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Trade Gap Widens To $11.3 Billion Oil Imports, Holiday Products Push Deficit To Second-Worst

Thu., Nov. 21, 1996

The U.S. trade deficit widened to $11.3 billion in September, the second-worst showing on record, as oil imports surged and heavy demand for toys and Christmas decorations kept America’s deficit with China at an all-time high.

The deficit in goods and services was up 10.1 percent from a revised August imbalance of $10.3 billion.

For the second straight month and third time this year, America’s deficit with China exceeded the imbalance with Japan. The September deficit with China was a record $4.7 billion, up 0.4 percent from August.

Commerce Secretary Mickey Kantor said the imbalance underscored the need for China to do more to lower trade barriers that are keeping out U.S. exports.

“We have made some progress in opening markets in China, but we have a long way to go,” he told reporters. “We want a level playing field. As they have access to our market, we want access to theirs.”

President Clinton was scheduled to have private talks Sunday with Chinese President Jiang Ziamen in Manila, the Philippines, where both leaders will be attending a Pacific Rim summit conference. Trade is a top item on their agenda.

So far this year, the U.S. trade deficit is running at an annual rate of $114 billion, even worse than last year’s imbalance of $105.1 billion.

Some private economists said current trends seem to be working against the United States and predicted the deficit will grow still higher in 1997.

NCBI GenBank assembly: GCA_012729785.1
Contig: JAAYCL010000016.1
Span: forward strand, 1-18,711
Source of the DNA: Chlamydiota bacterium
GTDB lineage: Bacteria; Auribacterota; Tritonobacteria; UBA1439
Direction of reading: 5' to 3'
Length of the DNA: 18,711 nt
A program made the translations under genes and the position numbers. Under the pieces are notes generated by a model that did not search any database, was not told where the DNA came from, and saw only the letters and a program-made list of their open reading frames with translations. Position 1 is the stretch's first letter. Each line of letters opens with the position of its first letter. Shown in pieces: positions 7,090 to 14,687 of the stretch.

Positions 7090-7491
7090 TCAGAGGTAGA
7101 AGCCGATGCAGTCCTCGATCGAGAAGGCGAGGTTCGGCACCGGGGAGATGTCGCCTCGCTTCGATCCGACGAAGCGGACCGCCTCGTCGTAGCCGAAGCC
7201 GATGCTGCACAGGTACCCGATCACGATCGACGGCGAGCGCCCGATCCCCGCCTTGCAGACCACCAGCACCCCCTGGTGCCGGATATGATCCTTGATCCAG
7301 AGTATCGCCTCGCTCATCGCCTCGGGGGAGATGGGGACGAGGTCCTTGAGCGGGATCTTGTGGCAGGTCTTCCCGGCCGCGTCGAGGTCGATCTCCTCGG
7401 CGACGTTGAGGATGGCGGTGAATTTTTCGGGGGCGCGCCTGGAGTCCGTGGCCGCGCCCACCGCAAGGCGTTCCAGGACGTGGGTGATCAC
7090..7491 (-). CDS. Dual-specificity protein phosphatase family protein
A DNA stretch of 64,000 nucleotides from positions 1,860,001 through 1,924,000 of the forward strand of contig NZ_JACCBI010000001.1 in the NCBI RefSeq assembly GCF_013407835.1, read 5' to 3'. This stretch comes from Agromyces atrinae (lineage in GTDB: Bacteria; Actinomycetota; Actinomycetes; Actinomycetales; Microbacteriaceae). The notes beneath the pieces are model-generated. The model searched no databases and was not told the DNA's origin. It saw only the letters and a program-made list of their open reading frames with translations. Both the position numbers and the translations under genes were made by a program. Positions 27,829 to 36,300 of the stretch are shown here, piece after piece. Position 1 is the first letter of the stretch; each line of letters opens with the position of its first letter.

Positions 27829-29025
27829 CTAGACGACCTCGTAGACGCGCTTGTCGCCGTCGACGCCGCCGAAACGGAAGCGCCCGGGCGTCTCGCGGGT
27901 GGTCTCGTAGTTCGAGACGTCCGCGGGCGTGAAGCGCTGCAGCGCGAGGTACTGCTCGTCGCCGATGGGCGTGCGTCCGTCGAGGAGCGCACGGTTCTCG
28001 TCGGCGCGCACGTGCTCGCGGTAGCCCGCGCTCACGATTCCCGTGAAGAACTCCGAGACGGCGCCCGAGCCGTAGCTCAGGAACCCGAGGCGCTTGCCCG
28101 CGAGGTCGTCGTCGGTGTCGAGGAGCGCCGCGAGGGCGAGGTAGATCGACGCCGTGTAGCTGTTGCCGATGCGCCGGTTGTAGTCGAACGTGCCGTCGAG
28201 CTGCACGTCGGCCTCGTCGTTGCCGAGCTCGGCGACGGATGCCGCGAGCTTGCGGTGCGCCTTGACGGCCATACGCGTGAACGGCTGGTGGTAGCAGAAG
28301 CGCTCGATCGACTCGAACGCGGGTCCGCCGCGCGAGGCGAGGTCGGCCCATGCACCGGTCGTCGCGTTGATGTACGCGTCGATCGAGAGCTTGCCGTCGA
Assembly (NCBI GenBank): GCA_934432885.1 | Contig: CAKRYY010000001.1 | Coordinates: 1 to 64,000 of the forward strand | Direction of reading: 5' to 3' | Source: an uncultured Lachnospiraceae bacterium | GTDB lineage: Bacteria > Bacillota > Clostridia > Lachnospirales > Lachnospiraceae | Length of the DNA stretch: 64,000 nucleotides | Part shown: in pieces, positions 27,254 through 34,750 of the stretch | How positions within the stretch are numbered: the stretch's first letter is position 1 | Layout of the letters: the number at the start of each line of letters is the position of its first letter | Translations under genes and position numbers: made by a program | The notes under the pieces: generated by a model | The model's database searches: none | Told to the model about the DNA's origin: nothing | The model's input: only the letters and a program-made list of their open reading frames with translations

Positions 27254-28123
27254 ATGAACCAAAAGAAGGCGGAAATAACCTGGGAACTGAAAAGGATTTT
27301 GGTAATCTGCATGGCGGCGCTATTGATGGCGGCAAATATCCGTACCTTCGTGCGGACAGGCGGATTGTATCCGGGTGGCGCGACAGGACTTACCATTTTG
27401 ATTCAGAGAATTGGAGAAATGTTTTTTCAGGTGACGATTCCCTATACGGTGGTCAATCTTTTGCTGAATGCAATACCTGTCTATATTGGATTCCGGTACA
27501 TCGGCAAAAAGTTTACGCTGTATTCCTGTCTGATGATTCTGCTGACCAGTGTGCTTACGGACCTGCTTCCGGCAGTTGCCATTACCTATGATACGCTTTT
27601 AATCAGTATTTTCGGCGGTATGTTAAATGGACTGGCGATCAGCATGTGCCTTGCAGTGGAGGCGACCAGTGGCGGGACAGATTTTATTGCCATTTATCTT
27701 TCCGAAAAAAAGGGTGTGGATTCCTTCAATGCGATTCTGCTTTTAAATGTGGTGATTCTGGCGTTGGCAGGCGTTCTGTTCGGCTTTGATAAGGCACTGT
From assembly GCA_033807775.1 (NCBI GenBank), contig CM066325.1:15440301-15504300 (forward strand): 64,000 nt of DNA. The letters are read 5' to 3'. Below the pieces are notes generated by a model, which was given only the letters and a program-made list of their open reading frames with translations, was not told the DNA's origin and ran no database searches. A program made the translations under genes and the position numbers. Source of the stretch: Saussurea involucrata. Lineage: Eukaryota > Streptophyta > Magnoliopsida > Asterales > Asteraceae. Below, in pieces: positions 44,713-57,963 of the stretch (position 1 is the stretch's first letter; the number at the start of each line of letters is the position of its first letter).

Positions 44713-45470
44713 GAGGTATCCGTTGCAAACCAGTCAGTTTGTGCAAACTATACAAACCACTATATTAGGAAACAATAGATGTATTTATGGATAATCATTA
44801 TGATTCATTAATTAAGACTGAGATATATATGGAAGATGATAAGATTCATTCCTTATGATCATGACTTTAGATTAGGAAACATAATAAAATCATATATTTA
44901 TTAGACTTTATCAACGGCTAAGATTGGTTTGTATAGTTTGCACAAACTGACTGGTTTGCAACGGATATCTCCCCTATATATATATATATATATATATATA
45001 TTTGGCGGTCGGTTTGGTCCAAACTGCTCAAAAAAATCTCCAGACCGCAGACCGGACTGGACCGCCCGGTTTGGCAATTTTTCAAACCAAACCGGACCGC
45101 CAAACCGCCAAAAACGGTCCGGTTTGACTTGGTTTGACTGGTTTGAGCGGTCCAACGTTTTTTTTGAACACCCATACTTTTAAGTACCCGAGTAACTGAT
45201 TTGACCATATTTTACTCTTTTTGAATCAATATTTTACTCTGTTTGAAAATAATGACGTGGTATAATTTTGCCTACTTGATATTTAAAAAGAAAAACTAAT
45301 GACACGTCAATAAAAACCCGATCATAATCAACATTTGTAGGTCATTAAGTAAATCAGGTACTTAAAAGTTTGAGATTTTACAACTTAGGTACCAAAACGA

“We have a serious trade problem,” said Lawrence Chimerine, chief economist at the Economic Strategy Institute, a Washington think tank. “All the numbers are getting worse.”

Other private economists said the unexpected widening of the deficit in September will contribute to a downward revision for overall economic growth, as measured by the gross domestic product.

The GDP for the July-September quarter was originally put at 2.2 percent, but Bruce Steinberg, an economist at Merrill Lynch, predicted that would be revised to an even more sluggish 1.5 percent.

Jerry Jasinowski, president of the National Association of Manufacturers, said American business executives are worried about the rise of the dollar acting as a further drag on exports at a time when the domestic economy is already slowing.

“If the current expansion is to continue, everything possible must be done to increase exports,” he said.

For September, the rise in the deficit with China reflected a second straight month of heavy demand for Chinese toys and holiday decorations.

America’s deficit with Japan actually edged down slightly in September, dipping 0.3 percent to $3.8 billion, reflecting in part an increase in U.S. exports of autos and auto parts to Japan.

The United States is hoping that last year’s landmark auto agreement with Japan will trim the trade imbalance between the two nations. In one of the few bright spots in the report, U.S. auto exports worldwide hit a record $5.9 billion in September.

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